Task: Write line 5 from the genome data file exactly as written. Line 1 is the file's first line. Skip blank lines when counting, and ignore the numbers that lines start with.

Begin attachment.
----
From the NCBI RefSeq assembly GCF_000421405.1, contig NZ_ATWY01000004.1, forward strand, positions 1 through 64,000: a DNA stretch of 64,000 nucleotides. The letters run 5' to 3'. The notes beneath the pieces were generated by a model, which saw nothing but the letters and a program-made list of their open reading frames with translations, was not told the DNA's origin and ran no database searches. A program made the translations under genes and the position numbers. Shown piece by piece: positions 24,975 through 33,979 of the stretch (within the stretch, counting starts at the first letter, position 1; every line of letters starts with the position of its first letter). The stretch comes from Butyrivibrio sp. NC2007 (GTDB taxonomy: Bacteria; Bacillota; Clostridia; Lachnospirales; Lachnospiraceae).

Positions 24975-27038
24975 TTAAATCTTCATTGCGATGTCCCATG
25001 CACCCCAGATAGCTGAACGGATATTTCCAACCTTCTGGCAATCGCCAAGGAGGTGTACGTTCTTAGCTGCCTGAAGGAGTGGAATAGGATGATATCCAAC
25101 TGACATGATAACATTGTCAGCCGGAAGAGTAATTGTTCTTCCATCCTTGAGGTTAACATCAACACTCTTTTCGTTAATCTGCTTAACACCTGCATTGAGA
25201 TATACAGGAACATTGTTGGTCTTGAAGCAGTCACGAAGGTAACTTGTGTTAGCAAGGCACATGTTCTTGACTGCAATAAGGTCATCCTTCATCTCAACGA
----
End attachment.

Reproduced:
25101 TGACATGATAACATTGTCAGCCGGAAGAGTAATTGTTCTTCCATCCTTGAGGTTAACATCAACACTCTTTTCGTTAATCTGCTTAACACCTGCATTGAGA